Recognize the bridges of God. Many immigrants remain in frequent contact with friends and relatives in their home countries. Today’s technology allows regular, ongoing communication. If the church works through these bridges of God, then the families, tribes, and governments of the world can be influenced by the gospel from abroad.
Look for receptivity. The gospel is not to be withheld from anyone. But as wise stewards—unless the Spirit leads otherwise—we will want to begin working among those who are the most receptive to the good news. People tend to be more receptive to the gospel during times of stress and transition; both situations are common among immigrants.
Pray in all things. Reaching the nations requires us to be people of prayer. From this devotion, we receive wisdom and guidance to understand best how to relate to the strangers next door.
Find connecting points. Methods of connecting with immigrants will vary by context. Some churches will teach English, driving skills, and cultural-acquisition skills, while providing other practical assistance. Helping people when they arrive in our country will go a long way toward building personal relationships.
The church must not view immigrants as a project or a way to accomplish a goal. Rather, we must understand all peoples are created in the image of God and are to be respected. While we share the love of Jesus and call all people to repent and place their faith in Him, at no time are we to be coercive or manipulative. We are to care for others whether or not they become followers of Christ. Our service is to come with no strings attached.
Make disciples. It’s important that a church’s strategy for reaching internationals involves discipling new believers. Whether new believers are literate or not, they need to know how to apply the Scriptures. They need to understand what it means to be a part of a local church. We also need to provide opportunities for new believers to develop skills in personal evangelism, gathering and leading Bible study groups and churches, and raising up other leaders.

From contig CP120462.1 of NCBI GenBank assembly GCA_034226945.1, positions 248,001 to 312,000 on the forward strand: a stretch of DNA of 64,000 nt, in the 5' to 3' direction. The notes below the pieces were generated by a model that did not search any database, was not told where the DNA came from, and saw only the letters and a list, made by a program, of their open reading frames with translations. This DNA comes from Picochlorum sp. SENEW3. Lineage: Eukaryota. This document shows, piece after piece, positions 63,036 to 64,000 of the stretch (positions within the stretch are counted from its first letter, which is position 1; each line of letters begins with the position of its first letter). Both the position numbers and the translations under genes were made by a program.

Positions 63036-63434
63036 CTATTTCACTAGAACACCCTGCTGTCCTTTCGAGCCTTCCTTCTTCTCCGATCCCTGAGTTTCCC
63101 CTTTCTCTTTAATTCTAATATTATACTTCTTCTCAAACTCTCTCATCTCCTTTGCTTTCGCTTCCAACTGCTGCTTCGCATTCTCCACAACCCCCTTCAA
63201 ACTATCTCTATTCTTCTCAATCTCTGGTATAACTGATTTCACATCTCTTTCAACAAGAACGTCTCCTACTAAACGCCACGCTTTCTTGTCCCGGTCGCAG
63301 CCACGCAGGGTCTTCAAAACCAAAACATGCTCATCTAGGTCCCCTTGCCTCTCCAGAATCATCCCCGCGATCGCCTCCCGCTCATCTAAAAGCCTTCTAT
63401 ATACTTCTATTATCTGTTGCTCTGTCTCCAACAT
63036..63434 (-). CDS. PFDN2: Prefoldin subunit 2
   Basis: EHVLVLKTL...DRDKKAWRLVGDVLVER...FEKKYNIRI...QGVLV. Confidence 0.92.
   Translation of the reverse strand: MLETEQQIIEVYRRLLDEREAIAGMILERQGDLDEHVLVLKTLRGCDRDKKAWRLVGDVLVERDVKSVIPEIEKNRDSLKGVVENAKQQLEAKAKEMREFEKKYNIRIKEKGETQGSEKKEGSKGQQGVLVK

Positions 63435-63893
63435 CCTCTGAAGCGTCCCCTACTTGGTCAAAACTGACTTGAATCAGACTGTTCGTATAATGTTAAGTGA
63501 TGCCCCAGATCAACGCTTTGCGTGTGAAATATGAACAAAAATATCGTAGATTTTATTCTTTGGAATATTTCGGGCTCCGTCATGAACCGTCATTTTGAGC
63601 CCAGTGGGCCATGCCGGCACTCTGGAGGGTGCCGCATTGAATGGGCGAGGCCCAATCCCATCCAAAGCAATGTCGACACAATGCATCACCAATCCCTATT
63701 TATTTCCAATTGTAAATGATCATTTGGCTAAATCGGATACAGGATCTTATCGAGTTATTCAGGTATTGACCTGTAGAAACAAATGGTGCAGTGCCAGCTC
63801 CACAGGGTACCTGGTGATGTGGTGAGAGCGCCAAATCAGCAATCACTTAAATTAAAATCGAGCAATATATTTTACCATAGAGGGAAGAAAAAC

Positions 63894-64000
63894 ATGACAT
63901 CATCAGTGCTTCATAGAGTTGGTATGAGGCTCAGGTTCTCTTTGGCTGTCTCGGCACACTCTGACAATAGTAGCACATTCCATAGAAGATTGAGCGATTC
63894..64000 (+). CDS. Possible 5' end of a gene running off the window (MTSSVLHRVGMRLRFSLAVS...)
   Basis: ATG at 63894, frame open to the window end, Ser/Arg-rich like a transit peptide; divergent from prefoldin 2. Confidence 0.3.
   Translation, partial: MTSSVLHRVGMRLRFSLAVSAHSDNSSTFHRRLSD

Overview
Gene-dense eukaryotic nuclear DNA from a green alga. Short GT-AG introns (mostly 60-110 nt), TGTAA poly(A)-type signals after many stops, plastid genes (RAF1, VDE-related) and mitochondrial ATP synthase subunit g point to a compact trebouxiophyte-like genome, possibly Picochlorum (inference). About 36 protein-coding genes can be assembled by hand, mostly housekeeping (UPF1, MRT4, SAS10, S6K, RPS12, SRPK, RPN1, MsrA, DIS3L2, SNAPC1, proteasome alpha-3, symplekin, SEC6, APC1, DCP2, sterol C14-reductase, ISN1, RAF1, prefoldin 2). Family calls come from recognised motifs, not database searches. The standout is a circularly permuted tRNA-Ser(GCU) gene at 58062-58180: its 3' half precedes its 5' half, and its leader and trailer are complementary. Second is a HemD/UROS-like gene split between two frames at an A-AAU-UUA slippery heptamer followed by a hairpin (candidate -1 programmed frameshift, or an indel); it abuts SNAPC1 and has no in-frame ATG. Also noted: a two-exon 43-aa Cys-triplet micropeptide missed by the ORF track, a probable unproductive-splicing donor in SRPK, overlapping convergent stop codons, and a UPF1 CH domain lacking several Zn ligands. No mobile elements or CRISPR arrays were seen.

The need of the hour
The call to reach our international neighbors does not mean we should neglect sending missionaries across the globe. Until churches are willing to reach across cultural barriers to share the love of Jesus, the unreached will remain unreached.
Whether it is the Chinese church in San Francisco reaching across the bay area into the Afghan community, the African-American church in downtown Chicago taking the gospel to the Guatemalans in their neighborhood, or the Korean church in rural Georgia preaching the truth among the Fulakunda in Senegal, cross-cultural work is the need of the hour.
No matter its location, the church must become increasingly cross-cultural in her global disciple-making.
J.D. PAYNE (@Jd_Payne) serves as the pastor for church multiplication with The Church at Brook Hills in Birmingham, Alabama. He is the author of Strangers Next Door: Immigration, Migration and Mission. Read more from J.D. at www.jdpayne.org.